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I'm just starting to sketch up the base of a web-based system, and I would like the admin to have the possibility to limit access either by Controller or by Model. My problem is, I can't decide which one (or both?) of them I should go with. Any ideas? Pros/Cons?

First I was leaning towards doing it in the Controllers, seeing as they "control" the flow of the system. But then, thinking that the access should probably be limited by the data it accesses, not the logical part of the system, I felt like I really should go with the Model.

Now I just can't decide.. I've been bouncing back and forth for a couple of days now without actually moving forward at all, so now I turn to You, oh Great Internet, in hope for answers!

My implementation is in C# / ASP.NET / MVC2, but I'm still working "theoretically" so it's not really framework specific..

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Are you looking to limit access along the lines of authorization and/or authentication? So either specific users or specific roles have access to a web page? –  Lester Sep 13 '10 at 18:59
    
Exactly, yes! Most likely it'll be by user and not roles, but different users can have access to very different parts of the same system basically. –  Robin Sep 13 '10 at 19:03

4 Answers 4

up vote 5 down vote accepted

Although there could be exceptions to this, access control should be done by the controller.

The models should not be holding any procedural functionality, just business logic. Business logic on itself should not need to be access-controlled.

The controller, which contains actions that 'interact' with this business logic and models, should be the place to have access control in. Some frameworks already provide functionality for access control, that can evaluate the state of an application to decide whether a certain action can be performed.

Example: On a web application, Model "Person" holds "persons", and has a function 'createNew (name)' Controller 'PersonsController' has action 'addNewPerson()', which reads the name from HTTP Post and calls the function mentioned above. It also has an access rule that says that action 'addNewPerson' may not be called if the current state of the application indicates that the user requesting the action is not logged in.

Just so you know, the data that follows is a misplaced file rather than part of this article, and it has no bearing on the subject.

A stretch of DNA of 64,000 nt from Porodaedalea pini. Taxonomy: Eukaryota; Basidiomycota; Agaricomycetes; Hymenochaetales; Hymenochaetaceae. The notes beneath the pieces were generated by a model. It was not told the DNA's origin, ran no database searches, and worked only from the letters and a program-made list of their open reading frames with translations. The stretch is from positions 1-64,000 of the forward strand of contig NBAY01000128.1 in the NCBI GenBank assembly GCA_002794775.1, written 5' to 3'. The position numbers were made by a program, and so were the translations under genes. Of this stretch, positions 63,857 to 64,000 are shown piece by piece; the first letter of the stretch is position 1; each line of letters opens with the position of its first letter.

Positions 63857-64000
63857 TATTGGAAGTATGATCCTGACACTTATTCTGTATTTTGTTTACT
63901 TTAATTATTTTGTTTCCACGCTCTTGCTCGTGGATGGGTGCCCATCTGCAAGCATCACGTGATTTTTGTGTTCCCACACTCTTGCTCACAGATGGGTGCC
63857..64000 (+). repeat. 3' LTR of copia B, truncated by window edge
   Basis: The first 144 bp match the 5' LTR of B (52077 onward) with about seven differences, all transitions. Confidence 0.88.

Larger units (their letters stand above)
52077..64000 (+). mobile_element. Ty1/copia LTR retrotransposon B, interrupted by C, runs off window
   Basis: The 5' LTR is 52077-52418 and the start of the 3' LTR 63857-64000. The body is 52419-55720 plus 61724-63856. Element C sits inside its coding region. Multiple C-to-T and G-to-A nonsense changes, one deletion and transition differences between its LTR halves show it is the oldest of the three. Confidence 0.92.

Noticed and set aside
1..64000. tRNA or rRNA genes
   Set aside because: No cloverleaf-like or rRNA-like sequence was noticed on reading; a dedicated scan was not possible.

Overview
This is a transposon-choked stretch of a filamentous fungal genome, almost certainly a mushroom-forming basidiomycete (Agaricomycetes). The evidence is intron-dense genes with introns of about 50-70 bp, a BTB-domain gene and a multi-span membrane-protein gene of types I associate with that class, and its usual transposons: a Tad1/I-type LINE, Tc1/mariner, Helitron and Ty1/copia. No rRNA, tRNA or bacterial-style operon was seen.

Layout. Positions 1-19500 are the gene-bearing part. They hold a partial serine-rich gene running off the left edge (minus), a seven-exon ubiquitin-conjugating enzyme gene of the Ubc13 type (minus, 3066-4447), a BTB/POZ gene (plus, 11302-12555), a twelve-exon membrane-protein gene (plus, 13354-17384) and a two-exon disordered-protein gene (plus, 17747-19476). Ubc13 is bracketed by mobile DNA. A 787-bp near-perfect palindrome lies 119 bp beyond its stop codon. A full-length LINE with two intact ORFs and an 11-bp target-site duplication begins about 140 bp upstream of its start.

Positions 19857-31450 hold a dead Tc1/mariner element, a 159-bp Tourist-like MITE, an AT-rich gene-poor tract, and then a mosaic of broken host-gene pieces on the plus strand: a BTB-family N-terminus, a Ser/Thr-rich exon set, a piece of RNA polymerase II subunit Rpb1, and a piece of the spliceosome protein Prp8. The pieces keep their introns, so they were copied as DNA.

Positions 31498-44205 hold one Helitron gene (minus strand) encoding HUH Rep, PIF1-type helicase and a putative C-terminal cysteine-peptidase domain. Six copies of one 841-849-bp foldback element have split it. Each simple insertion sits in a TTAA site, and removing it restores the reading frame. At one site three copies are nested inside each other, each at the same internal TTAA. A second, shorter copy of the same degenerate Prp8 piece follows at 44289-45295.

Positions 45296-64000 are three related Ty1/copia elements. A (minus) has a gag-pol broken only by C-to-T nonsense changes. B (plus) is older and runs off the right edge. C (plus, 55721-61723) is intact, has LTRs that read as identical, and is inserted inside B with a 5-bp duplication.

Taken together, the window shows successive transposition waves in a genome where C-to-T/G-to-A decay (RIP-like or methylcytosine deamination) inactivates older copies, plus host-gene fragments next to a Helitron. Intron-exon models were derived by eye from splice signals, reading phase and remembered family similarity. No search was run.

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User authorization is a strictly session-based concern, so that is best dealt with in the Controller. Making Models session-aware is possible, but is a violation of concerns and definitely not easy in my experience. You also have to worry about the requests being thread-safe depending on your technology stack.

The way Rails apps typically deal with this is by adding authorization functions to the Controller base class, and letting you define a before_filter to either the entire controller or the specific actions which need to authorize the request.

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Typically, I would expect your users to have roles that have access to a a range of functions they can perform on a range of models. This access/no access lookup would be made in the controller.

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In the current project I'm working on, we limit access at the controller level via action filters.

The action filters can be defined for a specific action if we want to limit access just to that specifically (ex. a certain page the user shouldn't see) or defined on the controller if that entire area is limited.

The action filter itself is pretty simple, and uses the HttpContext to find the user's identity, but in our case we're using form's authentication so this may differ based on what type of authentication mechanism you're using.

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